Essay on the Causes of Corruption

1. Economic Insecurity:

This is regarded as the most important cause of corruption. The poor people become corrupt in the hope of becoming rich. The rich indulge in it for fear of losing what they have. The rich have craving for luxurious goods and imported commodities, such as — dresses, telephone receivers, calculators, cosmetics, transistors, air conditioners, T.V.s, wrist watches, etc. This encourages smuggling on a massive scale.

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2. High Rate of Income Tax:

Since tax rates are comparatively high in India even the honest people are often tempted to escape from it by making false returns of their property and income. Many of the officers in the Income Tax Department are also equally corrupt and they thrive on bribery.

Income tax officers, policemen, sales tax officers, excise inspectors and others started mint­ing money not only from the black marketers and tax evaders, but also from innocent people who gave bribes in order to avoid suffering and humiliation at the hands of these officials.

3. Meagre Salary Being Paid to the Government Servants:

Employees in some of the government departments are paid comparatively very less salary. This situation is said to be the cause of corruption in administration. Clerks in the court, peons and attenders in all government departments, police constables and such other employees draw poor salary.

They expect tips and bribes even for doing their regular or routine duties. It has been estimated that 60% to 70% of the officers are corrupt in one form or the other. [C.B. Mamoria]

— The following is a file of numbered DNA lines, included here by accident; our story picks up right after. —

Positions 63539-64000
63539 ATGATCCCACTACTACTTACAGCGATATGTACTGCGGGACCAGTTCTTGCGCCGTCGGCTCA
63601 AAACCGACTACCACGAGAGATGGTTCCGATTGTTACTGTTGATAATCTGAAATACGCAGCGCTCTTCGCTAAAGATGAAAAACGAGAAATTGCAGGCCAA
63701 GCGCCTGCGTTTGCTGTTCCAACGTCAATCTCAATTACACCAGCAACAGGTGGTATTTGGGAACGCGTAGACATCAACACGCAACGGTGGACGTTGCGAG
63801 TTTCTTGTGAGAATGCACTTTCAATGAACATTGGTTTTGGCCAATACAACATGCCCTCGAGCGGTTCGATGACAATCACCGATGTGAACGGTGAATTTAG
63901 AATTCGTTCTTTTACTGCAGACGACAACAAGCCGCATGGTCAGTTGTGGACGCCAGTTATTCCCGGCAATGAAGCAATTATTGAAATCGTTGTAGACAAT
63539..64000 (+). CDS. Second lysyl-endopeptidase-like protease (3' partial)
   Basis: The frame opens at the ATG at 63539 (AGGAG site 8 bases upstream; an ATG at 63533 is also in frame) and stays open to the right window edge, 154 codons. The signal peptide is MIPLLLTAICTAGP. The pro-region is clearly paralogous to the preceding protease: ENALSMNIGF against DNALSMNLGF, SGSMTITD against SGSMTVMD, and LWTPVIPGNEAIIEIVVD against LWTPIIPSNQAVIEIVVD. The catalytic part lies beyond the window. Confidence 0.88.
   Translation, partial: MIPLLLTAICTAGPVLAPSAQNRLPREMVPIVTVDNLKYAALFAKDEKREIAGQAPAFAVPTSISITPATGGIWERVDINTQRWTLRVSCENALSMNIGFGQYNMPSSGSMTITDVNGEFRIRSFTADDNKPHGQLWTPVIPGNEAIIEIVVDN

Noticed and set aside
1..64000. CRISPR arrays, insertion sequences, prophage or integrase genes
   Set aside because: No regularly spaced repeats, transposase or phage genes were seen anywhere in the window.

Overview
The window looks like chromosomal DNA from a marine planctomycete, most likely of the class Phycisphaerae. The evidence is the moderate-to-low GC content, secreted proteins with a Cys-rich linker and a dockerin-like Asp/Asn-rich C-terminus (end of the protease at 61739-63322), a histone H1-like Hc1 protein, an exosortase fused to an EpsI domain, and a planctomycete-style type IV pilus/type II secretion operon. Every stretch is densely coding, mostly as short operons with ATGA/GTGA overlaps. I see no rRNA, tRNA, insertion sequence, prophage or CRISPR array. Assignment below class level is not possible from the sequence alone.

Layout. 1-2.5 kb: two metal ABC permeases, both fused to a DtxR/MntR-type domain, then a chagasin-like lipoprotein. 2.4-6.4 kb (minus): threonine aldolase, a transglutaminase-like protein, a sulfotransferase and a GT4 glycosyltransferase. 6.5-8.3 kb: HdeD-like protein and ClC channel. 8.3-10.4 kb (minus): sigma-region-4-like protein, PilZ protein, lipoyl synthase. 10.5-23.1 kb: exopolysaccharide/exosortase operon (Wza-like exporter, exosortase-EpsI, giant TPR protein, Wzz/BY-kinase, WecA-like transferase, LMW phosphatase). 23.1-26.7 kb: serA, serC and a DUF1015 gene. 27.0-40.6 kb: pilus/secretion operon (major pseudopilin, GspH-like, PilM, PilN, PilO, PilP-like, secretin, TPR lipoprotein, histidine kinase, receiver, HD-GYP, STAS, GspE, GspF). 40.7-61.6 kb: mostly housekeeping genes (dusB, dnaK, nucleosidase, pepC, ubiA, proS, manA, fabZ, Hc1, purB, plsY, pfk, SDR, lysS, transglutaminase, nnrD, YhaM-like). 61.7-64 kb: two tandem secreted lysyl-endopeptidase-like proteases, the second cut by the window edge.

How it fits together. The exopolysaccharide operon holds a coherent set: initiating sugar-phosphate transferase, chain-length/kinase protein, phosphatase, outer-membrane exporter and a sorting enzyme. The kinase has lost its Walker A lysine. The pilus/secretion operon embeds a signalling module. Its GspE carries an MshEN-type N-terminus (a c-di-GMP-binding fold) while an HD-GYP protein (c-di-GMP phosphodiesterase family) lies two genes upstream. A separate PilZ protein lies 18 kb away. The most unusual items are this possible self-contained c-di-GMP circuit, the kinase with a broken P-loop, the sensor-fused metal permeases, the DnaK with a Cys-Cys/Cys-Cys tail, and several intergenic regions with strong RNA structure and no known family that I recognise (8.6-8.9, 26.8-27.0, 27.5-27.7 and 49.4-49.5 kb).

4. Emergence of New Sources of Wealth and Power:

The modern political economic setup provides a chance for the politicians in power to make money through illegal means. As Lincoln Steffens has said, “the politicians took bribes because business men gave them and businessmen gave them because they had to.” This unholy understanding between the businessmen and the poli­ticians always encourage corruption.

5. The System of Democracy:

The present style of functioning of democracy in India, also contributes to corruption. All parties, especially the ruling party spends crores of rupees on each election. This money comes from the big businessmen, industrialists and such other rich men who have their own vested interests in financing the elections.

They supply money to the party elections in the form of “black money.” This in turn, gives them licence, a ‘moral’ justification for accumulat­ing “number – two” money [unaccounted money] in different forms.

6. The Very Presence of Black Money:

Existence of large amounts of unaccounted black money is one of the main sources of corruption. “This money is obtained by various ways, namely, tax evasion, smuggling, speculation in immovable property and shares and stocks, receiving fees and remuneration partly or wholly in cash without showing them in the accounts, trading in licences and permits, etc.” [C.B. Mamoria]

7. Social and Economic Modernisation:

It is said that modernisation breeds corruption in industrial society, which “offers prizes for doing evil; money, position, power”, besides bringing about attitudinal changes in the system. New loyalties and new identifications emerge among indi­viduals and groups. This contributes to an increase in the incidence of corruption.

As Huntington said, “corruption in a modernising society is in part not so much the result of deviance of behaviour from the accepted norms as it is the deviance of norms from the established patterns of behaviour.” More than any other thing “the get-rich quick” motivation inspires a large number of people both at the top and bottom of the society to become corrupt.

All the factors mentioned above have generated a favourable atmosphere for corruption.

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